It’s just another example on how our newfound energy abundance is changing the American economy. After years of struggling, former retail icon Sears Holdings (NASDAQ:SHLD) no longer will be included in the benchmark S&P 500 Index — and will be replaced by petrochemical company LyondellBasell Industries (NYSE:LYB).
Formed back in 2005 via a merger of Kmart and Sears, Roebuck & Co., SHLD has continually underperformed as it faced falling sales and tough competition from other broad-line and discount retailers. During the past five years, Sears’ shares are down by 60%.
Aside from that loss of capital, investors now have to deal with the fact that the former retailing giant will no longer be considered as part of the “Bedrock of America.”
Last Wednesday, Standard & Poor’s made the decision that Sears is no longer considered representative of the index, as its public float has been well below the 50% threshold for inclusion for a long time. According to FactSet, Edward Lampert and his ESL Investments hedge fund own a total of 65.7 million, or 62%, of Sears’ outstanding shares. While Sears’ representatives stressed that the action was a result of the public float level and not a valuation of the company’s performance, being booted from the S&P 500 is just another heartache for SHLD investors.
However, sometimes heartache can bring about other opportunities.
The company replacing Sears Holdings after Tuesday’s market close — LyondellBasell Industries — is a petrochemical powerhouse. As the hydraulic fracking revolution has unearthed an ocean of cheap natural gas and oil, those who use them as a feedstock are thriving. That includes our newest S&P 500 entrant.
For long-term investors, Sears’ exit and Lyondell’s entrance could be seen as a great plus — and an opportunity to profit.
Chemicals, Polymers & Refined Crude Oil, Oh My!
Featuring 58 manufacturing sites across 18 countries, Netherlands-based LyondellBasell is one of the largest chemicals, plastics and refining companies in the world. That puts itself in a good position as margins at U.S. chemical operations are at their highest in years thanks to the glut of natural gas and shale oil.
The reason why comes down to feedstocks. Produced alongside natural gas, ethane is a vital ingredient for the petrochemicals sector. The natural gas liquid (NGL) is sent through a refining process and “cracked” similarly to crude oil, producing one of most basic of commodity chemicals: ethylene. Ethylene is a key component in a variety of products, and as the emerging world continues to modernize, utilization rates for the commodity chemical are forecast to grow to 90% by 2013. Yet prices for ethane continue to plunge as the glut of natural gas persists.
That creates some pretty juicy spreads for firms that are able to use the cheaper NGL to make their ethylene. This includes LyondellBasell, whose vertically integrated operations allow it convert crude hydrocarbons to materials for advanced applications. During the last quarter, Lyondell saw its operating income grow 38% at its North American olefins unit, which uses shale natural gas to make ethylene. In contrast, operating income was flat at the firm’s European olefins unit, which primarily uses Brent crude oil-derived naphtha to make ethylene.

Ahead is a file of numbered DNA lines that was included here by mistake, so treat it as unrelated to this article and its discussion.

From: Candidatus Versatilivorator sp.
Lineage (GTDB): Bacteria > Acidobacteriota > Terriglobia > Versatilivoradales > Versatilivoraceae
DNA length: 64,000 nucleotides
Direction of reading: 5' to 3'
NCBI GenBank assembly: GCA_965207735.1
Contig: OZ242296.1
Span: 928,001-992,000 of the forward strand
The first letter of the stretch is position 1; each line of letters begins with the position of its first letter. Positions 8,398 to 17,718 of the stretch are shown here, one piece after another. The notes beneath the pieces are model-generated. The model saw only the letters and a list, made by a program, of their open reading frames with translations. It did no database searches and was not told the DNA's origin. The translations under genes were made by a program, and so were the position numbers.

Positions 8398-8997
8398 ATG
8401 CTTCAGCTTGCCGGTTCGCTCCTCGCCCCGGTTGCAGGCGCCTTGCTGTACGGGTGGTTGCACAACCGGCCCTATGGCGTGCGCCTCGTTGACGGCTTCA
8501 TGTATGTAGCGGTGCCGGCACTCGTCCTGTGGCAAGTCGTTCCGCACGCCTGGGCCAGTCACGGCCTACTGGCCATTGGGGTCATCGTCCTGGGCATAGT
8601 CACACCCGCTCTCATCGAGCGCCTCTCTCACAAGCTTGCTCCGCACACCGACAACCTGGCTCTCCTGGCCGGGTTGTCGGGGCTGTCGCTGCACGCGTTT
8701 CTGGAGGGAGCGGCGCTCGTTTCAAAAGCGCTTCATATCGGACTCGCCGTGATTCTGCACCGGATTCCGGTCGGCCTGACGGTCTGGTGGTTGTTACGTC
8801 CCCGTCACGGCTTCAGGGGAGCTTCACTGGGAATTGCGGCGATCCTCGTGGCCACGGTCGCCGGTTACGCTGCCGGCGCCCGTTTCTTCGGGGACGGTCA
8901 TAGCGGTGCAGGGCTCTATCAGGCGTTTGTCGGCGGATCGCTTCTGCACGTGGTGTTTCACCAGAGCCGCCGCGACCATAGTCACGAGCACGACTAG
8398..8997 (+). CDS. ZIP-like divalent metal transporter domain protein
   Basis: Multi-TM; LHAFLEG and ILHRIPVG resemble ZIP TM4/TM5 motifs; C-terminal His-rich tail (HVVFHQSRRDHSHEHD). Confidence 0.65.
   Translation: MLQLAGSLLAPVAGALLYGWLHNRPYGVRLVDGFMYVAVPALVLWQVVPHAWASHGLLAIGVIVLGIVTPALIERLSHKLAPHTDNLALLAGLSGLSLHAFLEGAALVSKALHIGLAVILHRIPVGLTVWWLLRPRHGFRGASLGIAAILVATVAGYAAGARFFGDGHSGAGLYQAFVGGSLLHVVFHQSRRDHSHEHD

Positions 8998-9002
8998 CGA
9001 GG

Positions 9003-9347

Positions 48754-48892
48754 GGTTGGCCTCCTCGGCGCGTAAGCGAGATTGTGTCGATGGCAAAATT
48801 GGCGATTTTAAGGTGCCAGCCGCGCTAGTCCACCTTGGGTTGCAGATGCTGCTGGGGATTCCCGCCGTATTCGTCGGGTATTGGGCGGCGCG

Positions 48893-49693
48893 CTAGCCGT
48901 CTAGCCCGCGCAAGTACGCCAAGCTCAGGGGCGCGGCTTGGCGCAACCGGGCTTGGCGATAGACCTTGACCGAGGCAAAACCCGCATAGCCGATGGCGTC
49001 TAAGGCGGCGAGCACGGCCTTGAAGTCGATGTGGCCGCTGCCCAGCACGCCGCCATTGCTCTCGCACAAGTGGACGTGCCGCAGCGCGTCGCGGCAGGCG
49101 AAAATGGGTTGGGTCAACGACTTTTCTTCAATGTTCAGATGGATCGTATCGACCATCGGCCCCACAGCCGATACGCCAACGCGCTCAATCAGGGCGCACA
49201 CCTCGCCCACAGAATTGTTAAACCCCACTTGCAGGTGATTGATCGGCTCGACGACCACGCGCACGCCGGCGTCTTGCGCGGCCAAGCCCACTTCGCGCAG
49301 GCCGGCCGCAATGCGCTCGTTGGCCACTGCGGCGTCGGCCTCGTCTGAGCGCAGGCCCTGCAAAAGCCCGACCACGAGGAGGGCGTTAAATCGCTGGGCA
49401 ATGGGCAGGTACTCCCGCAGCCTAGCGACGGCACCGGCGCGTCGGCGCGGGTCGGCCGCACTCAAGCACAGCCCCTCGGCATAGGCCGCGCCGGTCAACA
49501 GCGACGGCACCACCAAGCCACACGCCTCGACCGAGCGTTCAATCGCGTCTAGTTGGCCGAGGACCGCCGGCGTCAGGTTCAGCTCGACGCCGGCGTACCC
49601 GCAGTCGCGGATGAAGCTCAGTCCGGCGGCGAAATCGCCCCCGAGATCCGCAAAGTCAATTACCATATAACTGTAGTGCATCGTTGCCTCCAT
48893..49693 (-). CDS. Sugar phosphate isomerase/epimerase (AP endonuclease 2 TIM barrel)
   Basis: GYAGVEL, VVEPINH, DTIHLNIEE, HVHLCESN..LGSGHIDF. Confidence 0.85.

While LyondellBasell refines crude oil and produces chemicals around the world, the company expects cheap natural gas to continue to boost results across its operating platform. This echoes various other materials analysts’ positions, who maintain that the glut of ethane will persist until 2017. That said, the chemicals firm stated it would continue to invest heavily in its North American operations that use the natural gas, despite global economic volatility. That will put Lyondell in a very good position to profit from current and future emerging-market ethylene demand.
Lyondell’s refining operations also are benefiting from growing emerging-market demand. The firm’s Houston facility is one of North America’s largest full-conversion refineries and can take advantage of cheaper heavy and high-sulfur crude oil produced onshore — i.e. WTI and Bakken shale oil. Located on the U.S. Gulf Coast and near the Port of Houston, Lyondell facilities are strategically ready to take advantage of the fact that refiners are exporting record amounts of gasoline.
Running the Numbers
In the immediate short run, we have seen a pop in shares as various S&P 500 Index funds — such as the SPDR S&P 500 ETF (NYSE:SPY) and Vanguard 500 Index Fund (MUTF:VFINX) — add LYB to their holdings, and amid excitement over the move. Still, the stock could see a bit more upward pressure in the next couple days. Consequently, Sears’ shares should sink further as it’s sold.
Over the longer run, the petrochemical giant seems poised to continue its growth, and that’ll benefit both indexed investors as well as individual shareholders. Since 2010 — when the chemical firm emerged from bankruptcy — Lyondell shares have more than doubled, and they are up roughly 44% year-to-date.
Yet, LYB still is pretty cheap. LyondellBasell stock currently can be had for a P/E of 13.45. That’s right around the chemical’s sector long-term average of 13.69, and less than rivals Dow Chemical (NYSE:DOW) and Westlake (NYSE:WLK). For that cheap price, investors get access not only to a 4.1% dividend yield, continued operating improvements, attractive free cash flow and good reinvestment opportunities, but the potential to profit from some of the juiciest margins in the global chemical industry.
Overall, Sears’ exit and LyondellBasell’s entrance to the S&P 500 could be seen as a win-win for petrochemical/energy and index investors.
As of this writing, Aaron Levitt did not hold a position in any of the aforementioned securities.